Thrive by IU Health

October 21, 2021

Patient thanks ED for a job well done

IU Health Arnett Hospital

Patient thanks ED for a job well done

Cathy Perry claims she is old school. If you have done a good job, or a bad job, she is going to let you know. Perry was a security specialist in the US Army. She has taken some psychology courses and she knows how to read people.

“I can bark out orders when I see something wrong,” explained Perry. “But I am always the first to step up and help.”

Perry has had a few careers since retiring from the Army. She had a friend with a dog grooming business and Perry decided that was the career for her. In her spare time, she took some behavioral health classes for pets. She now works as a groomer and is mom to three dogs and one cat with special needs.

She recently ended up in the emergency department thanks to her cat. After grooming her 19-year-old cat, the cat ended up biting her. Perry knows there were so many bacteria issues with cat bites and she had a surgery scheduled for later in the month, so she quickly headed to the emergency department for treatment.

Cathy Perry

Perry shared that she is unfortunately a frequent flyer. She has had cancer, a stroke, joint replacements and several other issues that can cause issues that need immediate attention. She faces each visit with grace just asking the healthcare teams, “Don’t take my voice away.” As she explains that it is important that we all know how to use a certain amount of our voice to advocate for ourselves.

When Perry arrived, she observed that the emergency department was very busy. Every chair was full and you could hear the helicopters landing and taking off. What surprised Perry most was how rude some patients were to those caring for them.

“I understand a person may be in pain and when you are hurting everything seems to take forever. You may wonder why you are not being treated,” shared Perry. “But we need to come together and be patient. I cannot even imagine what the staff has had to endure the past 18 months. Thank them for being there. Don’t call them names.”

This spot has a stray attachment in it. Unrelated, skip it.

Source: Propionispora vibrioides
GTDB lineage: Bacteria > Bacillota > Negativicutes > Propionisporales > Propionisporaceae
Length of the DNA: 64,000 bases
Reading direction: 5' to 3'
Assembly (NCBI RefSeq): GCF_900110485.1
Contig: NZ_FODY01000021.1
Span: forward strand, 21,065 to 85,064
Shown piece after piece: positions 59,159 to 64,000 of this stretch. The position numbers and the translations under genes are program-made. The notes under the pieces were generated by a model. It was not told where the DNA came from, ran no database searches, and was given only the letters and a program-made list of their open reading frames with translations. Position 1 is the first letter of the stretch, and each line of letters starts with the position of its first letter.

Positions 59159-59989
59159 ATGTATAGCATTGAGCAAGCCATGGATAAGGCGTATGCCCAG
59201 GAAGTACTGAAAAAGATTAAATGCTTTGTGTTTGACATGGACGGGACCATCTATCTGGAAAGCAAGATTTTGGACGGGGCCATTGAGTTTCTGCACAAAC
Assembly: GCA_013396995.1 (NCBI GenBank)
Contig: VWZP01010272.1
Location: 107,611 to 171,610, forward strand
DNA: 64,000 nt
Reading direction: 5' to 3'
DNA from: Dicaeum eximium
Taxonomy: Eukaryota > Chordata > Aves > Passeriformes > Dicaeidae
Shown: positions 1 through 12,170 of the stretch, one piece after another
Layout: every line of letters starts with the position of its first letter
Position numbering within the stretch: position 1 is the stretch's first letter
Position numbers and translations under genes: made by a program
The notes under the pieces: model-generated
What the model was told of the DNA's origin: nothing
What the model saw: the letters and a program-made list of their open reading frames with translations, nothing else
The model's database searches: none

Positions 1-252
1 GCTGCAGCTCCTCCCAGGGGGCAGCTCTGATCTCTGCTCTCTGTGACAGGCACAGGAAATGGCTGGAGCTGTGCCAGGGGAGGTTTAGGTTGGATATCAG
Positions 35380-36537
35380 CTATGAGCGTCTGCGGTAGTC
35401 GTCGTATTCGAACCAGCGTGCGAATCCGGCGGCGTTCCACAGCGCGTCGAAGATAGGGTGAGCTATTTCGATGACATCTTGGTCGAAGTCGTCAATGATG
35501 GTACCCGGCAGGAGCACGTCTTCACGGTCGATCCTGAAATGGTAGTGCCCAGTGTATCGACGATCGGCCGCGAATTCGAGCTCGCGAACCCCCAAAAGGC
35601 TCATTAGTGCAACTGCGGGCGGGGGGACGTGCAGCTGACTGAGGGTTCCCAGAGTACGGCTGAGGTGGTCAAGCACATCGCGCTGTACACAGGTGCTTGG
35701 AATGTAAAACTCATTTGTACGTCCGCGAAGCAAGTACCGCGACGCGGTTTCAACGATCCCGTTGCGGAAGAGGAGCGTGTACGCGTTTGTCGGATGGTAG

Perry said the front desk staff were friendly and professional. She witnessed their kindness and attention to keeping everything clean.

“I keep seeing the heart factor grow at IU Health. I wanted to go to the other patients, to help calm them down and tell them they were at the best place possible, added Perry. “But I was not adequately protected, so I did not. It took a lot of strength to realize it was not my responsibility.”

After some time waiting for her turn to be evaluated, Perry’s name was called. She refused a room, letting the nurse know all she needed was an antibiotic treatment and wound cleaning. Maybe a stitch. Perry told the nurse that she would just sit in a chair that could easily be wiped down. She thought there was absolutely no reason to dirty a room that would then need to be cleaned so she was treated in triage.

Due to the late hour and some of her physical issues, Perry asked the young lady at the front desk if she would watch her walk to her vehicle which was parked a little distance away. That young lady grabbed a wheelchair and took Perry to her vehicle, despite her protest. She shared that it is so comforting when someone reaches out to hold your hand even when they are wearing a rubber glove.

“I thanked her for her kindness. Told her she was doing a great job and to let the other stuff go,” shared Perry. “She just about had tears in her eyes.”

Job well done.

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